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Walesa. Czlowiek z nadziei (2013)

The depiction of the life of Nobel Peace Prize winner and founder of Poland's Solidarity movement, Lech Walesa, as events in the 1970s lead to a peaceful revolution.


Andrzej Wajda


Janusz Glowacki (scenario)
3 wins & 5 nominations. See more awards »


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Cast overview, first billed only:
Robert Wieckiewicz ... Lech Walesa
Agnieszka Grochowska ... Danuta Walesa
Iwona Bielska ... Ilona
Zbigniew Zamachowski ... Nawislak
Maria Rosaria Omaggio Maria Rosaria Omaggio ... Oriana Fallaci
Ewa Kolasinska Ewa Kolasinska ... Pracownica stoczni
Miroslaw Baka ... Klemens Gniech, dyrektor stoczni
Michal Czernecki ... Male Secretary of POP
Remigiusz Jankowski Remigiusz Jankowski ... Stoczniowiec
Wojciech Kalarus ... Przewodniczacy
Piotr Probosz Piotr Probosz ... Mijak
Marcin Hycnar ... KOR-owiec Rysiek
Maciej Marczewski ... KOR-owiec
Maciej Konopinski Maciej Konopinski ... Tajniak SB
Cezary Kosinski ... Majchrzak


The depiction of the life of Nobel Peace Prize winner and founder of Poland's Solidarity movement, Lech Walesa, as events in the 1970s lead to a peaceful revolution.

Plot Summary | Add Synopsis


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Polish | Italian

Release Date:

4 October 2013 (Poland) See more »

Also Known As:

Walesa See more »

Filming Locations:

Gdansk, Pomorskie, Poland See more »


Box Office


€3,500,000 (estimated)
See more on IMDbPro »

Company Credits

Show more on IMDbPro »

Technical Specs




Aspect Ratio:

2.35 : 1
See full technical specs »

Did You Know?


Borys Szyc, Andrzej Chyra, Jacek Braciak and Mariusz Bonaszewski auditioned for the role of Lech Walesa. Eventually it went to Robert Wieckiewicz who played Adolf Hitler in the movie "AmbaSSada" at the same time. See more »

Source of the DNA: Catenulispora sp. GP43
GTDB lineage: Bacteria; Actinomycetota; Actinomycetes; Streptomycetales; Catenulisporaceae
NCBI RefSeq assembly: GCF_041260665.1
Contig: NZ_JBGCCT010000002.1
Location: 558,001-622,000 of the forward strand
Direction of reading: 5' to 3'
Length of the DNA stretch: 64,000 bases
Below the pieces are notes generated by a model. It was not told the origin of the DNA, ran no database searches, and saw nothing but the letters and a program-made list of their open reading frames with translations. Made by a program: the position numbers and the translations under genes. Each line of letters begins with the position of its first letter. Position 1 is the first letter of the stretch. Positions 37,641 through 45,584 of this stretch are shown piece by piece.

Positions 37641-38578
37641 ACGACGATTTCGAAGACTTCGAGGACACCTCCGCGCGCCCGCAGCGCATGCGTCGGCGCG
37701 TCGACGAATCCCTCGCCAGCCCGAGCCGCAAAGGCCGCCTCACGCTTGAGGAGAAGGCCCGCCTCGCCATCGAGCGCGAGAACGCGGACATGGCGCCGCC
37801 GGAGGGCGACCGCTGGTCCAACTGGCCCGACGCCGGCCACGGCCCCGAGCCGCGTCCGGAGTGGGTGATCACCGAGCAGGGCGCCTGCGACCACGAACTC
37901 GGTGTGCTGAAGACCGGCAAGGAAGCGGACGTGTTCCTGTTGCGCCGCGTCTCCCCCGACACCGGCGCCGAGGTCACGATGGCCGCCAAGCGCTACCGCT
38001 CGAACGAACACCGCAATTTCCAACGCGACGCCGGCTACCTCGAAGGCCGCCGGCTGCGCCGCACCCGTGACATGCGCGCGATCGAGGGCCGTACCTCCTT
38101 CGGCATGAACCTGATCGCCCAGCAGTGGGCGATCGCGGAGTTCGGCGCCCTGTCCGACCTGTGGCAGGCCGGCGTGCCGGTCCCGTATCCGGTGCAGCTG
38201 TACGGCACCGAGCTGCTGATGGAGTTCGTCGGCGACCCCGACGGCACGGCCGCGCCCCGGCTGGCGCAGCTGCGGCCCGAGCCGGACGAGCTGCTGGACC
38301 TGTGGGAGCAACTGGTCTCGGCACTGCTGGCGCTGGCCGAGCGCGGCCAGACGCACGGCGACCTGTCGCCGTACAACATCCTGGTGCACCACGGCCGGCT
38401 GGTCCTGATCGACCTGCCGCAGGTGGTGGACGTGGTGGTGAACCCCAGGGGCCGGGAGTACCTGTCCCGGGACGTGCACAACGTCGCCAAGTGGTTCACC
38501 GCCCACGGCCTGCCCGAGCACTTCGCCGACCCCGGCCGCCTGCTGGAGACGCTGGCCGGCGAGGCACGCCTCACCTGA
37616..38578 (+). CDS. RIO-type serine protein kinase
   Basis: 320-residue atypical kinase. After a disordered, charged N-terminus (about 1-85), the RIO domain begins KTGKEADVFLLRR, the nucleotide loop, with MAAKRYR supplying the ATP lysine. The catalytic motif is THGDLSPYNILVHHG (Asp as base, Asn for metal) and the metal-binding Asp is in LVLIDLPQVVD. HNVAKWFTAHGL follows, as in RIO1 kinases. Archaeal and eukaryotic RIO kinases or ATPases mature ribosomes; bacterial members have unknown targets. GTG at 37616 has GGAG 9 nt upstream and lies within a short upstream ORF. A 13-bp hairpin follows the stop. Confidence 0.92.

Follows Czlowiek z marmuru (1977) See more »


Kocham wolnosc
Written by Bogdan Lyszkiewicz
Performed by Chlopcy Z Placu Broni
See more »

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User Reviews

The true story of a Polish hero who changed the world.
23 October 2013 | by guchriscSee all my reviews

It was in the post-WWII, Stalinist, Communist, Cold War, era, that the Polish Director Andrzej Wajda set his 1977 film 'Man of Marble'. Remarkably it was made in the Communist-era. The era was post-Stalinist and so the earlier Stalinist setting of the film helped get it past the censors. It starred Jerzy Radziwilowicz and Krystyna Janda. The fictional story of the era was told via the making of a film, found-footage material, and interviews. All put together and filmed in such a way as to be totally believable. A great film.

This reviewer, having had the chance to see the film in the years shortly after it was released, being impressed with the film, and following political events in Poland, was excited to hear of a sequel. This was called 'Man of Iron' (1981).

'MoI' picked up where 'MoM' ended. It too starred JZ and KJ. Similar in style to the previous film, it brought the fictional story, that dramatized, fictionalized, and mirrored, real life events, and brought them up to that present day era.

Now Director Andrjez Wajda has made a third film which can perhaps be viewed as the final part in what is now a trilogy. It is titled 'Walesa. Man of Hope' in the anglicized form. Film was shown in Polish with English sub-titles. Using the technique of an interview, it then tells the story to the audience via flashbacks for much of the film. 'W.MoH' covers some of the same ground as 'MoI', however this is not a fictional story but is the true story of Lech Walesa. Incidentally perhaps, the title of the Lech Walesa autobiography is 'A Way of Hope'.